NEW YORK, NY - NOVEMBER 10: New York City Police Commissioner Bill Bratton (C) walks into a news conference with New York City Mayor Bill de Blasio (R) to announce changes to New York City's marijuana policy on November 10, 2014 in New York City. The commissioner and Mayor de Blasio announced that the city will start giving out tickets, and court summons, rather than arresting people for possession of 25 grams of marijuana and under. The new guidelines for officers will result in hundreds of less arrests per year, freeing up the police to focus on other crimes. It will also free those caught with the drug from having a damaging arrest record. (Photo by Spencer Platt/Getty Images)
NEW YORK, NY - NOVEMBER 10: New York City Mayor Bill de Blasio (C) speaks at a news conference with New York City Police Commissioner Bill Bratton (4th R) to announce changes to New York City's marijuana policy on November 10, 2014 in New York City. The commissioner and Mayor Bill de Blasio announced that the city will start giving out tickets, and court summons, rather than arresting people for possession of 25 grams of marijuana and under. The new guidelines for officers will result in hundreds of less arrests per year, freeing up the police to focus on other crimes. It will also free those caught with the drug from having a damaging arrest record. (Photo by Spencer Platt/Getty Images)
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Former NYPD Sergeant Manny Gomez says that the shift in strategy to a certain age group creates a situation very similar to the recent past. "It hinges also on a potential profiling issue, that they are going for a younger population as opposed to people over 40 which obviously the NYPD is trying to get away from due to recent events."

The memo, which was reportedly signed by Assistant Chief Brian McCarthy, the head of the Narcotics Division, was presented in the last week. It is believed to be an initiative launched in response to the 7% uptick in shootings in year-to-year comparisons.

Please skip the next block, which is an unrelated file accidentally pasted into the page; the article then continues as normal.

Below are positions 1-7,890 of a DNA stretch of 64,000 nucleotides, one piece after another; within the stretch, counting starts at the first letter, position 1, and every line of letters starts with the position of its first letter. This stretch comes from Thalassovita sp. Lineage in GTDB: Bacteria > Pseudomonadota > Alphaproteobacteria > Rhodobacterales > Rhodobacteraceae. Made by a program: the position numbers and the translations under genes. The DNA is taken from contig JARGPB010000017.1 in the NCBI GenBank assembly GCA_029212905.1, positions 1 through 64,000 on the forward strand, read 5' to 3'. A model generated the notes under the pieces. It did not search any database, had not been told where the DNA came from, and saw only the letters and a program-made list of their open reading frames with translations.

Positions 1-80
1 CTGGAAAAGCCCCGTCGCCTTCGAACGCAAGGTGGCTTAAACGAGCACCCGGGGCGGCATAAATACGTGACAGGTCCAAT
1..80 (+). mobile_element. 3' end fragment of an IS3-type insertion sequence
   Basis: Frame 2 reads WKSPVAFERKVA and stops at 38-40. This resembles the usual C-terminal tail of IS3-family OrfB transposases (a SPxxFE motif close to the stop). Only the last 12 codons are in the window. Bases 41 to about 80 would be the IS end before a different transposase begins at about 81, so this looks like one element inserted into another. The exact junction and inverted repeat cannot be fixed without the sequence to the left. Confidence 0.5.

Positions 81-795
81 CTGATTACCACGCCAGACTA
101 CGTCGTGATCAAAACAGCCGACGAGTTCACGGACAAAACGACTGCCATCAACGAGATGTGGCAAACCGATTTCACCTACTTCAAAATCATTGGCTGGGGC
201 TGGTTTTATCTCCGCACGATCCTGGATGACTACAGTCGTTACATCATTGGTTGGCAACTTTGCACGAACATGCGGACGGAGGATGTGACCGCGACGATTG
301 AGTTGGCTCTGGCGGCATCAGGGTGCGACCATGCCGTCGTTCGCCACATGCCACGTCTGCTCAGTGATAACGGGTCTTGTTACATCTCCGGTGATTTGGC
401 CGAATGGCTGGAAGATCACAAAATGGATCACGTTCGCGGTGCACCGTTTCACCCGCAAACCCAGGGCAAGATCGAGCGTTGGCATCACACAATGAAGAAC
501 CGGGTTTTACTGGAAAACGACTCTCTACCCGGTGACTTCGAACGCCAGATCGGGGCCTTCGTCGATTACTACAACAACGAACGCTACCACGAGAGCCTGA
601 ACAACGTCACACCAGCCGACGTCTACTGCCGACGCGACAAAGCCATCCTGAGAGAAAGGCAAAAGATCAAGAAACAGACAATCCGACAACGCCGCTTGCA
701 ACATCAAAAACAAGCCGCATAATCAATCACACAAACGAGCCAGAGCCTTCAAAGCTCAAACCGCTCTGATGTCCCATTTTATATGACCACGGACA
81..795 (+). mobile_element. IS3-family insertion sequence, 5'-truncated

Gomez, now the President of MG Security Services, says young dealers will use the memo to their advantage. "Sure if the policy is, if the message is, you're not going to be arrested for dealing drugs if you're over forty. The younger drug dealers supply the older drug dealers with the drugs, they go out there and they are going to be profiled as over forty and thus not arrested or even bothered with because the police are now looking for the younger people."

Southard, a former prosecutor and Deputy Bureau Chief in the Brooklyn District Attorney's Office, says the memo isn't just targeting low level drug dealers. "In the memo it says that they have to report a UF 49 which is a report prepared by the officer to the command justifying why they did what they did and it includes in there, they used the abbreviation CPCS — criminal possession of a controlled substance."

Southward says it is important because, "That is dealing with a different class of drugs and that is the bulk of violent crime."

PIX11 News did reach out to the NYPD for comment on the report. The department did not respond to the inquiry.